"How gloriously beautiful!" exclaimed Minnie. "As I am on the search for omens," she added, with a little tone of frank self-accusation, "I may as well take the full benefit of this, so lustrously written on earth and sky 'At eventime it shall be light.'"
It was Mr. Holford's turn to give an answering smile of ready acquiescence.
A little way further their path took them through the heart of the primaeval forest. The moonlight splendour lighted up its dim arches, the wind swept with mournful and majestic cadence through the lofty pines, the stars peered down between the leafless branches, and again Minnie's admiration was aroused, in spite of weariness and fatigue, by the novel and beautiful scenes through which they were travelling.
"You will soon learn to love Canada, I hope," said her father, observing her pleasure in the forest beauty. "If you like it in its winter dress, how much more will you like it in the summer."
"Do you set me the example of loving it, papa?" asked the daughter, a little archly.
"I have not tried it yet under the best aspect, separated as I have been from you and the rest of my darlings. But even as it is, during the year that I have been getting ready for you all, I have grown very fond of our new home. It is a noble country, this Canada,--worthy of being the daughter of our glorious England. There are those who complain, and agitate, and grumble in both provinces, and murmur all kinds of disloyalty against the dear old mother-country, but these are people who would grumble anywhere and everywhere."
"Have they any ground for their murmurings, papa?"
"Oh, there are some things perhaps that need setting to rights, but where in this faulty world are there not? Some day I will put you up to all the abuses of your new country, my daughter, but just now we are nearing our home, and you are too cold and tired to benefit by a political lecture."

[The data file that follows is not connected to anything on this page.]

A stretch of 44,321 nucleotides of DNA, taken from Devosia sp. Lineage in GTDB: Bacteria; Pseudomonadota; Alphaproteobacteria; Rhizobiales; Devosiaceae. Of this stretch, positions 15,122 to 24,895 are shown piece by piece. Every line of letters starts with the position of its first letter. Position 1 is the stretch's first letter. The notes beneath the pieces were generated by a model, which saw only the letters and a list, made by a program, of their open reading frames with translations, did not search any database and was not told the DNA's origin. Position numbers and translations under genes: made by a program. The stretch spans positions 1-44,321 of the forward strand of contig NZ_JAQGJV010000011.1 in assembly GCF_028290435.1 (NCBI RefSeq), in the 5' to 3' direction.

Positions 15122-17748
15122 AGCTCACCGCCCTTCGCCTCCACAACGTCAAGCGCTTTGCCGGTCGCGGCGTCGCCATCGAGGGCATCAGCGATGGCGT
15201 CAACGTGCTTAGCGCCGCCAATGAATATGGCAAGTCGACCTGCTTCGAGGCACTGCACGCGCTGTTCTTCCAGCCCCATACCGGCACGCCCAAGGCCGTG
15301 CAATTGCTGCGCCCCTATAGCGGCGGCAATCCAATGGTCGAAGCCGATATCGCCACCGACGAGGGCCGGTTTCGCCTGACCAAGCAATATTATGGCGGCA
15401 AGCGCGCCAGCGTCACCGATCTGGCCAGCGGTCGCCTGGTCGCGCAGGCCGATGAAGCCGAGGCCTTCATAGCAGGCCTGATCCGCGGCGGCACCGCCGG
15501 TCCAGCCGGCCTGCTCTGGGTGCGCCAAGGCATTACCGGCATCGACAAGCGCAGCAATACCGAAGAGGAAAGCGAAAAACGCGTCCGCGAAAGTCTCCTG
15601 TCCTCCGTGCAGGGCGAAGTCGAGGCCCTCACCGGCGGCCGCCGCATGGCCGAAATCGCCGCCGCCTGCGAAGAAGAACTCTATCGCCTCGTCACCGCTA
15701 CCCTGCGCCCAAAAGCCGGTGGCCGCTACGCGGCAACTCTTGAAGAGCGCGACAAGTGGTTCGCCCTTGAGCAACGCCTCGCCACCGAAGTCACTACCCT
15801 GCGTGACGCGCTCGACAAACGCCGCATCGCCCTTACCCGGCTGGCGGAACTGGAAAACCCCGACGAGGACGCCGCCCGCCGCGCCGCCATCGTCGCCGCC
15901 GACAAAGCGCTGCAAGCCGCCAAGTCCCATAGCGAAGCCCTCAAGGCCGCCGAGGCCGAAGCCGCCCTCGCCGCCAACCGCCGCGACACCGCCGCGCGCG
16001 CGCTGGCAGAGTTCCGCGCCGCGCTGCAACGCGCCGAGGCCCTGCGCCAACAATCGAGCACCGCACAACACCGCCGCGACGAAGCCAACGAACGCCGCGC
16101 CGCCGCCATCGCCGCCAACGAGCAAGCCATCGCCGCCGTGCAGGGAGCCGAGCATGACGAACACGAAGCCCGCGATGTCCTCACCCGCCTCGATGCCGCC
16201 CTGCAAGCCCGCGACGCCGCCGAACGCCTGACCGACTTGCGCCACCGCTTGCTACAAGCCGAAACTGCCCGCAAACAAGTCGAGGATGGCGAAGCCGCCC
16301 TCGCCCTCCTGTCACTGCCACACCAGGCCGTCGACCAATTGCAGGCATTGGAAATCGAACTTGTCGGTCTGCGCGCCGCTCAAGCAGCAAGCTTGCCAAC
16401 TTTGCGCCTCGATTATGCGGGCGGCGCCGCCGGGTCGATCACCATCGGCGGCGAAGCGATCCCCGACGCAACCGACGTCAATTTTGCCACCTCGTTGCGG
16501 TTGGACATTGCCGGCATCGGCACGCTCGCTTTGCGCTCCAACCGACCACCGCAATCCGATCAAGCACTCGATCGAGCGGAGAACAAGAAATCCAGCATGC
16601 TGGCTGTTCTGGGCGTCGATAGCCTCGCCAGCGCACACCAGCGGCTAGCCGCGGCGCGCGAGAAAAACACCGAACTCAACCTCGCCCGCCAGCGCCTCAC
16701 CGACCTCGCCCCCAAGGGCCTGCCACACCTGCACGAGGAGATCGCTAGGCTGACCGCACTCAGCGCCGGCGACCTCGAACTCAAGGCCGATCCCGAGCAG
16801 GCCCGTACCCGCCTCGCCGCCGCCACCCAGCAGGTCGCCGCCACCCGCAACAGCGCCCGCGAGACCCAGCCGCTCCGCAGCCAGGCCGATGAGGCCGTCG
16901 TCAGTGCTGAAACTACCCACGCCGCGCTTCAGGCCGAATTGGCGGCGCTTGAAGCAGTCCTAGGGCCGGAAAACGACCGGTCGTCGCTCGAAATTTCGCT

They had at length emerged from the belt of forest, and having crossed the top of a steepish hill, were descending into a small piece of cleared land. Halfway down the slope a cheerful light gleamed out from a low, but not unpicturesque log-house, whilst beyond, growing clearer and clearer as they slowly wended towards the farm, might be heard the rush and dash of water foaming and chafing over rocks and stones.
"Guess the young woman's glad to be to hum," observed the driver of the sleigh, with more acuteness of observation than purity of English.
Minnie had been sorely puzzled during the whole of the journey whether to be amused or offended at this man's manner and remarks. Her father had done his best to prepare her for the familiarity of the many Yankees whom she would encounter in Canada, but though prepared for it she was not yet accustomed to it, and it jarred uncomfortably upon her, as it does upon most English ears and notions of propriety. Now, however, in her gladness at the prospect of speedy warmth and rest, she answered him merrily enough after his own fashion,--"Guess I am, Ichabod, and many thanks to you and your oxen for fixing us right off so finely.--There, papa," she added in a lower voice, "Ichabod will think I was born and bred under the Stars and Stripes. I shall have made a friend of him perhaps for life by that bit of Yankee slang."